Back then people died to Dva bombs left and right, Dva mains included. Lot of stuff has changed. Arguing the team that makes good use of mass rez is t he superior team is pretty presumptuous. How good any given team is is completely relative to their tier, how many people in their team, how familiar they are with each other, etc, etc. Circumstances and considerations.
A superior team wouldn’t make a misstep. Or is that a context we’re not going to? I’m really confused where we’re drawing lines and what matters and what doesn’t…
Depends on your definition of broken. Before the invulnerability it was suicide and rez. Some people would, and did, argue that was broken.
I said nothing about the skill involved. The mechanic is entirely different. A kill operates on an enemy, a rez operates on a team mate. That alone makes it fundamentally different.
Skill is not involved in this dicussion. Neither is a lot of these hypothetical scenarios I see many of you bringing up.
1:1 vs 1:1-5.
Give me reason that doesn’t involve “I like it better” as to why 1:1-5 would be better than 1:1.
That is the goal.
EeveeA suggested this but Geoff Goodman already denied the possibility.
I didn’t say that it only came down to mass rez? I said mass rez could give teams an opportunity for a second chance. Mass rez itself wouldn’t automatically make the team who used it better win a match, it just meant that they had a second chance to turn the tides. If a team wipes another team easily, and the second team gets rezzed, does that rez automatically make the second team better than the first, or does it only give them the opportunity to try again?
I was only talking about the fact that it allows for more opportunities rather than that Mass Rez itself would be the only determining factor.
I already did, you just misunderstood my point. Not once in this entire discussion have I used “I like Mass Rez more” as a reason. I specifically stated myself that fun/unfun was entirely subjective and depends on the person, and holds no weight.
Takes 6 people to win a game, takes 1 to lose it. There will never be a sole determining factor to any fight in this game. Just not realistic.
Mass rez operated in a completely unique way with the game (interacted with dead team mates, not alive opponents) and was made (potentially) more valuable the more dead team mates you had. (let’s assume everyone has ult available, and they didn’t use it but killed 2 people on the enemy team, died on point, then got rezzed, so the moment the enemy 4 man followed up with a grav you had trans and rolled them.)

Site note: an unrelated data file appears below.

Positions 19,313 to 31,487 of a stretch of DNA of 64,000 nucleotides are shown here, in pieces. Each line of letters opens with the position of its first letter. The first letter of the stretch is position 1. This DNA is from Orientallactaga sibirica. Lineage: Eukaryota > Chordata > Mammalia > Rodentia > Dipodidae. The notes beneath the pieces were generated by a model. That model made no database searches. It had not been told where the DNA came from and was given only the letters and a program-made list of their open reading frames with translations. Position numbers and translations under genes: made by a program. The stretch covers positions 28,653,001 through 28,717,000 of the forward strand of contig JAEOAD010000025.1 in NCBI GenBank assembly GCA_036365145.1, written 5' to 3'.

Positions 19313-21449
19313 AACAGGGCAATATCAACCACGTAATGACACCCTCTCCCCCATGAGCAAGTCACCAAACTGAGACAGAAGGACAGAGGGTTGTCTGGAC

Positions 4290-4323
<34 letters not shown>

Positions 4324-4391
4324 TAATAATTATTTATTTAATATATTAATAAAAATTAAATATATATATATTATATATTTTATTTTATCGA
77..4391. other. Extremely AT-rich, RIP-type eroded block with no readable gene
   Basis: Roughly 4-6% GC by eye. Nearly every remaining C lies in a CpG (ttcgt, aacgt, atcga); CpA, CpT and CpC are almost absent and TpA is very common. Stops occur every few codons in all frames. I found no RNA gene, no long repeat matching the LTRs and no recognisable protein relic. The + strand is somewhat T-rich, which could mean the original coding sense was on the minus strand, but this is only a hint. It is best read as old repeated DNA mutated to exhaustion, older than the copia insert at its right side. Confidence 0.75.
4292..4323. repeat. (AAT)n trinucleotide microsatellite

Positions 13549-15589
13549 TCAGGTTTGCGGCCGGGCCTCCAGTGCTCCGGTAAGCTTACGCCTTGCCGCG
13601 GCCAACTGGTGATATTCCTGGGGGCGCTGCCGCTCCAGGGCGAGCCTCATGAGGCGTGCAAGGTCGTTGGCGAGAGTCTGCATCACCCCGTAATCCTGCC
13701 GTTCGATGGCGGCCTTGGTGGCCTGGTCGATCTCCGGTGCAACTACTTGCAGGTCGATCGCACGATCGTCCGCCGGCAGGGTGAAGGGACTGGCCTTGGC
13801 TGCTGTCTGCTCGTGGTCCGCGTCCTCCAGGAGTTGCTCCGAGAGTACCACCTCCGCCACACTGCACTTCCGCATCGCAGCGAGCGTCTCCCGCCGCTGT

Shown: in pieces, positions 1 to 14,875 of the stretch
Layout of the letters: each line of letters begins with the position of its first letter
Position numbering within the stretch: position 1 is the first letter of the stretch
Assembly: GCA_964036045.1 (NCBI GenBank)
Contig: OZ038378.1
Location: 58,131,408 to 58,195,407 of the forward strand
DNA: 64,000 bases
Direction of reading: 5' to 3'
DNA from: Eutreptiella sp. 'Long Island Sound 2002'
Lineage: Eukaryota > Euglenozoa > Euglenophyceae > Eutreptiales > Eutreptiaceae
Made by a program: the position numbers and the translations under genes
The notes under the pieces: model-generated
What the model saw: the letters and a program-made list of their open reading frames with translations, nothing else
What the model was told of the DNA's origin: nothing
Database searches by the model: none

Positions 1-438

See? Circumstance goes both ways. And because of this game, it’s so complex we can go for days. Thats why I don’t really entertain that hypothetical sort of level of reasoning.
Yeah I totally agree with this.
I didn’t mean to assume you were pro mass rez, I was just responding to you as if you were. That’s presumptuous on my part and I apologize for that.
I agree with a great deal of what you say, just not the conclusions when it comes to 1:1-5 vs 1:1. Though, I can’t even say those are your conclusions. Apparently you might have no tie to mass rez, I don’t know.
I just hope I presented my position well, I appreciate your response. And unfortunately I still feel that 1:1 > 1:1-5. I still remain unconvinced that mass rez deserves a place in this game considering it’s hero and gameplay designs, community opinion, etc, etc.
Why does your team not use any of your other 4/5 ults? Especially since the enemy has used BOTH their support ults, and your team still has theirs?
Because I ran around the map and didn’t find the Mercy. So throwing ults while Mercy was alive was foolish. Then my team blames me. Maybe they throw ults after the rez but the Trans defeats it and etc etc. It goes on and on.
So many circumstances, that’s why my arguments revolved around something void of circumstance: Simply how mass rez interacted with the game as a whole.
I mean after the rez, after the grav, and after the enemy uses trans. How is it a “roll” if you still have 4/5 ults, including both support ults?
Yeah man. This group that I can’t get to group up is going to have a coordinated sequencing of ults. That makes sense.
I consider all the positions.
Again, none of this directly address 1:1 vs 1:1-5.
Also, why do you have 6 ults in the first place? You should be cycling them appropriately. Even if Mercy rezes it, she doesn’t have it for your next ult.
So, again, it comes down to a team playing poorly rather than any mechanic being flawed.
See? You just run down the rabbit hole, Alice. You just keep coming up with more and more considerations and circumstances.
That’s why I argued something void of them. Then you told me I need to consider your circumstance, apparently above others.
Why? Because it helps your narrative? I have no reason to appreciate what you’re arguing in relation to the 1:1 vs 1:1-5 argument.
1=1-5 is healthier because Blizzard clearly can’t balance 1=1 for Resurrect accordingly whereas balancing 1=1-5 is pretty straightforward.
Does that count?
My point is that it can be countered with good play. All of your examples rely on one team playing extremely poorly and Mercy’s team playing optimally, but matches usually don’t have that big of a gap in skill.
It doesn’t resolve the issue of team mate death potentially rewarding the player.
Blizzard is incapable of balancing OH SO MANY THINGS. I’m not white knighting Blizzards balancing of OW. I’m asking for a reason to believe 1:1-5 is better than 1:1 outside of person anecdotes and Blizzard’s balancing ineptitude.
Yeah and pro players have countered hacker Widows with good play. Search it up on youtube. Irrelevant.
It honestly doesn’t though. There is way more incentive to res and then heal the ally that is low on health.